CHAPEL HILL, N.C. — It turns out Mitch Trubisky just needed a little bit of time.
North Carolina’s first-time starting quarterback looked uncomfortable and out of rhythm in his debut against Georgia. Three games later, the junior enters October in a mistake-free groove, racking up big numbers and ranking as one of the nation’s top passers while showing the composed play coach Larry Fedora had hoped to see.
Good timing, too, considering the Tar Heels visit No. 12 Florida State this weekend.
“Really it’s just doing what I’ve been doing in practice,” Trubisky said Monday. “The Georgia game, I was doing things I wasn’t coached to do, things I haven’t shown in practice. And I just corrected those mistakes and played like the player I am . and distribute the ball to the playmakers really. It’s getting more comfortable each week and learning from my mistakes.”
Trubisky isn’t making many for the Tar Heels (3-1, 1-0 Atlantic Coast Conference).
The Mentor, Ohio native has thrown 202 straight passes without an interception, beating the previous program record that had stood for 19 years by nearly 50 attempts. He’s one of 11 quarterbacks in the NCAA’s statistical leaders yet to throw an interception and ranks eighth nationally in passing efficiency.
But he’s no game manager. He’s running a fast-paced offense that calls on him to make the right call at the line with a run-pass option and push the ball downfield. And that has him ranked among the national leaders in passing yardage and passing touchdowns, too.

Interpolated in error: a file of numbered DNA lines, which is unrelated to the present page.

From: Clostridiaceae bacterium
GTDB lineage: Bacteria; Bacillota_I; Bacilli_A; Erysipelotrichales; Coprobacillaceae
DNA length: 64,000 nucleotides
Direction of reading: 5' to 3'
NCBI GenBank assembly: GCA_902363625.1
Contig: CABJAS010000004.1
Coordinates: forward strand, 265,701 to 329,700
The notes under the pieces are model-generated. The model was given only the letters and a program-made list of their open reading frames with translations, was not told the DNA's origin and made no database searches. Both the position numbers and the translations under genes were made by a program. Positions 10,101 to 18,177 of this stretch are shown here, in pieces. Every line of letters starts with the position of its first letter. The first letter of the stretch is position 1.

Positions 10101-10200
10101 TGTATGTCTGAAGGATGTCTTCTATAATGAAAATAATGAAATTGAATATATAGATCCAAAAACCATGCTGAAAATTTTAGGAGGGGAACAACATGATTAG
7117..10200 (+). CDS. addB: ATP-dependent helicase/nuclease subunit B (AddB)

“I like him,” Seminoles coach Jimbo Fisher said, “but he’s going to be a pain in the tail this week.”
Trubisky is coming off a huge day in the ACC opener against Pittsburgh, completing 35 of 46 passes for 453 yards and five touchdowns — including a scoring throw to Bug Howard with 2 seconds left — to help UNC rally from 13 down with 6 minutes left in a 37-36 win.
Add in his 432-yard day against James Madison, and Trubisky threw for 885 yards, completed 81 percent of his passes and recorded two of the top four single-game performances in program history in an eight-day span.
It’s been a huge difference from his 156-yard day in his first starting debut in the Georgia loss. Fedora criticized Trubisky’s footwork then and said he was trying to do too much as he failed to connect downfield.
Fedora sees more poise now.
“He was anxious and he was aware of the rush,” Fedora said. “Now he’s sitting in there doing what he needs to do, seeing the field. He’s aware of the rush because he still has to move in the pocket and he still has to move in the lanes. . That means he’s aware but he’s seeing all that in his peripheral vision because he’s still downfield on all his throws.”
Trubisky showed that on UNC’s final drive against Pitt, directing a 17-play drive that included three fourth-down conversions before Trubisky’s last-second winning throw.
“To be honest with you, you almost get more nervous (watching the film), even though you already know what’s going to happen,” receiver Austin Proehl said. “He’s very composed. He’s very, ‘Hey, this is what we’re going to do, this is the play I want to run. This is what they’re going to do and this is how we’re going to beat it.'”
AP Sports Writer Joe Reedy in Tallahassee, Florida, contributed to this report.